Unless you’re from, or currently living in, the state of Utah, then you probably don’t know who Spencer Cox is. A former lawyer, the 40-year-old Republican has been serving as the state’s eighth Lieutenant Governor since 2013. Before that, he was a member of the Utah House of Representatives. Today, however, Cox is best known for his stirring words about the tragic nightclub shooting in Orlando — mainly because the conservative politician used the opportunity to apologize directly to the LGBT community for his previous anti-LGBT stance.
Cox delivered his remarks at a vigil held in St. Lake City on Monday, prefacing the nine-minute speech with an explanation and a plea for understanding. Per a transcript published by KSL-TV:
I recognize fully that I am a balding, youngish, middle-aged straight, white, male, Republican, politician… with all of the expectations and privileges that come with those labels. I am probably not who you expected to hear from today.
Encouraged by the crowd’s laughter and a few cheers, Cox continued. What resulted was one of the most stirring things heard or seen since Saturday’s horrific events:
It made me sad. And it made me angry. And it made me confused. I’m here because those 49 people were gay. I’m here because it shouldn’t matter. But I’m here because it does. I am not here to tell you that I know exactly what you are going through. I am not here to tell you that I feel your pain. I don’t pretend to know the depths of what you are feeling right now. But I do know what it feels like to be scared. And I do know what it feels like to be sad. And I do know what it feels like to be rejected. And, more importantly, I know what it feels like to be loved.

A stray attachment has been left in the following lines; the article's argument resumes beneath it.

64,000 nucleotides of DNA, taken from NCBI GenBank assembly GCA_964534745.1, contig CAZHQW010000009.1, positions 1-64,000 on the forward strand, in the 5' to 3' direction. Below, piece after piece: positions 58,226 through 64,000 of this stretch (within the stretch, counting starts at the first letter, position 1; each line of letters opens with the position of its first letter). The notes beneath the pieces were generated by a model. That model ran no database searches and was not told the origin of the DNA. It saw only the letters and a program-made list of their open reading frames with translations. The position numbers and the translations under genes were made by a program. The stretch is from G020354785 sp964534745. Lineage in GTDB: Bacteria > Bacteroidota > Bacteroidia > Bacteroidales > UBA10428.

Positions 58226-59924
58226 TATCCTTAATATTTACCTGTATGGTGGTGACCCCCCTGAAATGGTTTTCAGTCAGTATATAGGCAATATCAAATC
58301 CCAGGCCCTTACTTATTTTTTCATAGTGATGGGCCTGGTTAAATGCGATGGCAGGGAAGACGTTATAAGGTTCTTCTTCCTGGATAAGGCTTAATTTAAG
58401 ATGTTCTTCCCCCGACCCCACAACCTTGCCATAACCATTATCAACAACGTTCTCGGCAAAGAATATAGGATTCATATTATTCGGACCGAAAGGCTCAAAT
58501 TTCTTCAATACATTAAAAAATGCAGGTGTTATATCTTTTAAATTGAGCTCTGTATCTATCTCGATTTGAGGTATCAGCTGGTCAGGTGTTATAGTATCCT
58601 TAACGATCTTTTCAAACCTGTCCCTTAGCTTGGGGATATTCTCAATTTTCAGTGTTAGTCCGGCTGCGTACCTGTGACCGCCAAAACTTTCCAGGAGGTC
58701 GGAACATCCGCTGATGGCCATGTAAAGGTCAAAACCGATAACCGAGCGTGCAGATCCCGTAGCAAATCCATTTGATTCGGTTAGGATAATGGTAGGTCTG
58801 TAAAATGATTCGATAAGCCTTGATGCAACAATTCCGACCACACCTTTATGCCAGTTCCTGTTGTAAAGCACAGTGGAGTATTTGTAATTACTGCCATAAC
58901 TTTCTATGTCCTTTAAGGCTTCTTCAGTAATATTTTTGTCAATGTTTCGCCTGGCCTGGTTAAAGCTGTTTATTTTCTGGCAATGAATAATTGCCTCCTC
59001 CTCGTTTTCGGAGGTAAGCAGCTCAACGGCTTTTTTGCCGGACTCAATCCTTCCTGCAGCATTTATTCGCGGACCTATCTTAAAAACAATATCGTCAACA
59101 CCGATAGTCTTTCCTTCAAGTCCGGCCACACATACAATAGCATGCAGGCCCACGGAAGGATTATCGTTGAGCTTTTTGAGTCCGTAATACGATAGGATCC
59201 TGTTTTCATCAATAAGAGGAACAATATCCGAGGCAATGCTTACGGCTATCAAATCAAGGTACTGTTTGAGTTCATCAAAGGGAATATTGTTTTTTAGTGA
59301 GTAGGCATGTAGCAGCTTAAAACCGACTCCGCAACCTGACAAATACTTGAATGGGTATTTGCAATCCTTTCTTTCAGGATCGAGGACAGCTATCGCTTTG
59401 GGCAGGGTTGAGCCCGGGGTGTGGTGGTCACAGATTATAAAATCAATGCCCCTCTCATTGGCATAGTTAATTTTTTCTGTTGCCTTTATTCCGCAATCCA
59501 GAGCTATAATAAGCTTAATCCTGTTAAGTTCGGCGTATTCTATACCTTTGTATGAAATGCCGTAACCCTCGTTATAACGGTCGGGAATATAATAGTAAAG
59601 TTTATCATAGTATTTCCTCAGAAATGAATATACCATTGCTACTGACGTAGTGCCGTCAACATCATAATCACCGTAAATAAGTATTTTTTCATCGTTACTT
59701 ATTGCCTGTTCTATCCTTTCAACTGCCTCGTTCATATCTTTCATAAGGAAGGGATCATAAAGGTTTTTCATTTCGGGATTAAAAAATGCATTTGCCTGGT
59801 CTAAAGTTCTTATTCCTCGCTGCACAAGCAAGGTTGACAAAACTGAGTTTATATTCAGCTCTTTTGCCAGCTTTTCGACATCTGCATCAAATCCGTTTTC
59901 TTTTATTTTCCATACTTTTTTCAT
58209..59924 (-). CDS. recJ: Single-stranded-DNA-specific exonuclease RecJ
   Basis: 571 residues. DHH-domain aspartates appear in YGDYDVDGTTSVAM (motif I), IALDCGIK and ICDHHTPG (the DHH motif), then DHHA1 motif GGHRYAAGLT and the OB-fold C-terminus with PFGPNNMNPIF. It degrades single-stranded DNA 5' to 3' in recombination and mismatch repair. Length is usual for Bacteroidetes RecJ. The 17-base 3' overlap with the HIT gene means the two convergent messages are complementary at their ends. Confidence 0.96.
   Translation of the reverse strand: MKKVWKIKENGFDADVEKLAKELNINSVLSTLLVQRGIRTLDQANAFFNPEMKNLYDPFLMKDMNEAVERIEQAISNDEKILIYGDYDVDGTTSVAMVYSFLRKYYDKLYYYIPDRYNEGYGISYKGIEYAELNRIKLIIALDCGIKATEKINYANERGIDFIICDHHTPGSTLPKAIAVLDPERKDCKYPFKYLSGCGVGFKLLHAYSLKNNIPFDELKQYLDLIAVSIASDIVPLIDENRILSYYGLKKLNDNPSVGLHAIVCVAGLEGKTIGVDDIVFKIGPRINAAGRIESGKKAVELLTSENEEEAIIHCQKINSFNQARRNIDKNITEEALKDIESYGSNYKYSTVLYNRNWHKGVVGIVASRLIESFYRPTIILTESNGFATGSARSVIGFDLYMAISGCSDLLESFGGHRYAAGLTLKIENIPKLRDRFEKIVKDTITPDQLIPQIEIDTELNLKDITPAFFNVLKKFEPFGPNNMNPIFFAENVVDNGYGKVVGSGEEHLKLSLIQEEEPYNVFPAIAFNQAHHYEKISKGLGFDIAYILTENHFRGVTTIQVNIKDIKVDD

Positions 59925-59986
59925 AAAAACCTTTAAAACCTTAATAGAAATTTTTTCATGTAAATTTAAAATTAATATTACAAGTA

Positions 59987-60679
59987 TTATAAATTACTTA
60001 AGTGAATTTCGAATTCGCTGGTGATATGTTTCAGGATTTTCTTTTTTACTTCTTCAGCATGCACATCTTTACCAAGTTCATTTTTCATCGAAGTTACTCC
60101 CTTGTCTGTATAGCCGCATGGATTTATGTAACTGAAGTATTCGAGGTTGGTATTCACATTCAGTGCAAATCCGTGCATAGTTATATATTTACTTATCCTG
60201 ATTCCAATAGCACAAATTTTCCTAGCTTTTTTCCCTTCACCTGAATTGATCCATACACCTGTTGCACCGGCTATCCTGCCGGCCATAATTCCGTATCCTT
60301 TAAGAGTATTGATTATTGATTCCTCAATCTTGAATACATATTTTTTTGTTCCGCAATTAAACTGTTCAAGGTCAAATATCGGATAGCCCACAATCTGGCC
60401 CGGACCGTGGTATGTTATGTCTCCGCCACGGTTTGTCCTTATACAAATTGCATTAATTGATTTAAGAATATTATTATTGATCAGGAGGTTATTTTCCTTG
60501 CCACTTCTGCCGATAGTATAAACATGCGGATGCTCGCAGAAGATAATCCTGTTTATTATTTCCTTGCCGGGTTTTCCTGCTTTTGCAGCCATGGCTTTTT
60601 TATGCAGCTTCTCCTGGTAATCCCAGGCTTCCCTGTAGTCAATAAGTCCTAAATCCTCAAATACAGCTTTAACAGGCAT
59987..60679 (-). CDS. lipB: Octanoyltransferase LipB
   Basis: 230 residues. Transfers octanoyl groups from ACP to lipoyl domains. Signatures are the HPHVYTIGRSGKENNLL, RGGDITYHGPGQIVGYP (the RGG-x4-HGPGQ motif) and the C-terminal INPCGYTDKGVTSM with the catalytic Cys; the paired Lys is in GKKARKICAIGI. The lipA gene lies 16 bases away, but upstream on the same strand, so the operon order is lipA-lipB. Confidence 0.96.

As Esquire‘s Charlie Pierce put it, sometimes “a thin underground river of civility and humanity” will resurface in American politics. And when that happens, “we should celebrate it as best we can” by telling everyone about it. In the hopes that, perhaps, these shining moments of rarity will become the norm.
Hence what came next, when Cox recalled several LGBT classmates in high school he wasn’t kind to. “I will forever regret not treating them with the kindness, dignity and respect — the love — that they deserved. For that, I sincerely and humbly apologize,” he told the crowd while in tears, adding: “My heart has changed.”
Unlike Republican leaders’ recent blockage of a LGBT rights measure mere days after the Orlando shooting, Cox’s words emphasize what Uproxx’s Mark Shrayber dubs “the deeply-entrenched negative attitudes many people still hold toward those who identify as gay, lesbian, bi-sexual, or transgender.” That is, attitudes like the one Cox wielded as a Republican state politician before Saturday night.
Check out Lt. Governor Cox’s moving speech below: